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The dark side of the…cephalopod eye?

Stubbs, A. L., & Stubbs, C. W. (2016). Spectral discrimination in colorblind animals via chromatic aberration and pupil shape. Proceedings of the National Academy of Sciences, 113(29), 8206-8211. DOI: 10.1073/pnas.1524578113


Figure 1 – A cuttlefish donning a flamboyant display (courtesy of Prilfish via flickr.com)

Cephalopods are masters of camouflage, the chameleons of the ocean. Cuttlefish, octopus, and other members of the family can dynamically change the pattern of their skin. This ability allows them to hide from predators, ambush prey, and communicate with each other (fig. 1). They use their impressive range of displays to great effect (just check out these videos of cuttlefish signaling and an octopus hiding).

Scientists have studied cephalopods for decades. Despite all that research, there remain a number of vexing questions about these mysterious creatures. A big one is how cephalopods do such a good job changing their body color despite being colorblind. They can match color to the point that they disappear in kelp but only see in black and white? Huh??

Some experiments have suggested that cephalopods might sense light directly with their skin. But the father/son team of Alexander and Dr. Christopher Stubbs has a different theory. They maintain that there is not sufficient evidence that cephalopods have enough light sensitive protein in their skin to discern color. The Stubbs instead proposed that the shape of cephalopods’ pupils is uniquely adapted to separate light into different colors as it enters the eye (fig 2).

To test this idea, Stubbs and Stubbs wrote a computational model based on geometric optics, or ray tracing. The entire process is quite complex, but the underlying physics is taught in high schools across the country. The crux of their argument comes from the familiar Snell’s Law.


Figure 2 – A selection of cephalopod eyes. [D] The cuttlefish Sepia bandensis. [E] The shallow water squid Sepioteuthis. [F] The shallow water octopus Octopus vulgaris. (adapted from Stubbs and Stubbs, 2016)

According to Snell’s Law, when a beam of light passes from one medium to another, it refracts or bends. The amount it bends depends on the materials it is traveling through and the wavelength, or color, of the light (check out this super cool interactive simulation to see the process in action). When different colors of light traverse the same interface at the same time and angle, they disperse. Dispersion is how physicists describe white light separating into a rainbow as it passes through a prism.

Stubbs and Stubbs demonstrate that the annular shape of cephalopod pupils actually maximizes the dispersion of light as it enters the eye. Figure 3 illustrates the principle in three cases. In all three eyes, different colors of light focus at different points on the retina. Notice how the light rays in 3b, the pupil with a narrow aperture, focus to a smaller cone. But the model cephalopod eye, shown in 3c, deflects each color at a higher angle. The resulting image would likely be a blurry blob.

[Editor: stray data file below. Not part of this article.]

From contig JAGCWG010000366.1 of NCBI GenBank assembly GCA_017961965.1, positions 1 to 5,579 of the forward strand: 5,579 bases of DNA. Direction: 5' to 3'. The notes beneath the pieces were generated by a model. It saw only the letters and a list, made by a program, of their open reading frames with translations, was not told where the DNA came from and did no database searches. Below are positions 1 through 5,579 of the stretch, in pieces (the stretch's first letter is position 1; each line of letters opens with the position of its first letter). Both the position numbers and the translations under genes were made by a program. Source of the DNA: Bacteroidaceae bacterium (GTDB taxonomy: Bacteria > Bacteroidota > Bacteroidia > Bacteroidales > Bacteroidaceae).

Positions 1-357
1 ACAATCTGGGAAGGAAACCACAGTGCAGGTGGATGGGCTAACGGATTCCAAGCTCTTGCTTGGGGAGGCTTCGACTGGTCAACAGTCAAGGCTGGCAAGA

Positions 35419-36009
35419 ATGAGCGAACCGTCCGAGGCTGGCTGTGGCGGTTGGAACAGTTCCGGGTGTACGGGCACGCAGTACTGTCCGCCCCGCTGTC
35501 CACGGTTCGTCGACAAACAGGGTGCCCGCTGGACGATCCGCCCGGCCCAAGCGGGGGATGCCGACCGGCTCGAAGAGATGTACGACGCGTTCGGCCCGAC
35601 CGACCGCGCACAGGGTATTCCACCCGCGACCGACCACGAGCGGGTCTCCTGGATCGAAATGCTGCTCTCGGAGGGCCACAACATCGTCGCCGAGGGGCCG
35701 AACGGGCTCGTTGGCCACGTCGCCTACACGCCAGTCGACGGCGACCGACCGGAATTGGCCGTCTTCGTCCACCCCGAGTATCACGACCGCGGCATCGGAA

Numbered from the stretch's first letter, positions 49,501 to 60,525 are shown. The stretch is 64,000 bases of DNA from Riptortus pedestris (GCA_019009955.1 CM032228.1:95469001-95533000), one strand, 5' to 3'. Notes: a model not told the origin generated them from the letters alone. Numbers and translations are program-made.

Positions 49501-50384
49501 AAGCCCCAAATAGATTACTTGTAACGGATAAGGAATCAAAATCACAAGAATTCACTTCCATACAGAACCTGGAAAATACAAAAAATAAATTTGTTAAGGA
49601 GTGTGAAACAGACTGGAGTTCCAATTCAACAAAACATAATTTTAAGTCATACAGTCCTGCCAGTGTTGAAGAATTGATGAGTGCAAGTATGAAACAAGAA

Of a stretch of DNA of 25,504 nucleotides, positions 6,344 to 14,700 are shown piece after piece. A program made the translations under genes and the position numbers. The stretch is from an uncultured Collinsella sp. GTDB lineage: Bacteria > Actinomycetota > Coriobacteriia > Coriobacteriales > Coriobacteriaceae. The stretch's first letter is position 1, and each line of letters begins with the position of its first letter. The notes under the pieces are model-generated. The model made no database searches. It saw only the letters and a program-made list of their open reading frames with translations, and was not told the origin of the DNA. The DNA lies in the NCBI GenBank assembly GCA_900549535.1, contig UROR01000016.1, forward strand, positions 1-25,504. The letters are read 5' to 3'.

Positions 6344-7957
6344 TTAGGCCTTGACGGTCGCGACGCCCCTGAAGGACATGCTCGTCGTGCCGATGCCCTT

From an evolutionary standpoint, the Stubbs’ theory suggests that cephalopods have sacrificed the ability to resolve a clear image in favor of a smeared, but chromatically separated, one. The authors propose that cephalopods could still identify an object, how far way it is, and its color by scanning their eyes. The animal would, in effect, create a composite image in its brain.


Figure 3 – Ray diagrams from Stubbs and Stubbs’ model. [A] is an illustration of a wide eye, open around the center. [B] Shows a narrow pupil, also centered on the middle axis. [C] Is the model of a cephalopod eye. Notice how the curved slit is off the optical axis. In all panels ‘CB’ stands for chromatic blur, referring to the apparent spread of the different colors of light on the back of the eye. The CB is largest for the cephalopod eye.

Such neural processing would be more computationally complex than simply resolving a crisp, gray scale image. Based on the human visual experience, that seems counterintuitive. Why bother evolving such a convoluted visual system? But the Stubbs say rather than being convoluted, the system actually allows cephalopods to differentiate color more rapidly and reliably; their strange eyes are, in fact, crucial to their life strategy.

Furthermore, there is physiological evidence supporting the Stubbs’ idea. For one, cephalopods developed these wacky eyes in the first place. Beyond that, many cephalopods have highly developed optic lobes that could conceivably process such complicated visual inputs. Both adaptations require significant energy to develop and use – energy that could have been devoted elsewhere.

For the time being, the Stubbs’ model of the cephalopod visual system is only supported by their computational results. Neither father nor son had the means to conduct lab tests on living cephalopods. But in the discussion section of their paper, they suggest a slew of experiments to test their theory. Should their model hold water, it might force us to reconsider what it means for animals to be “colorblind.”


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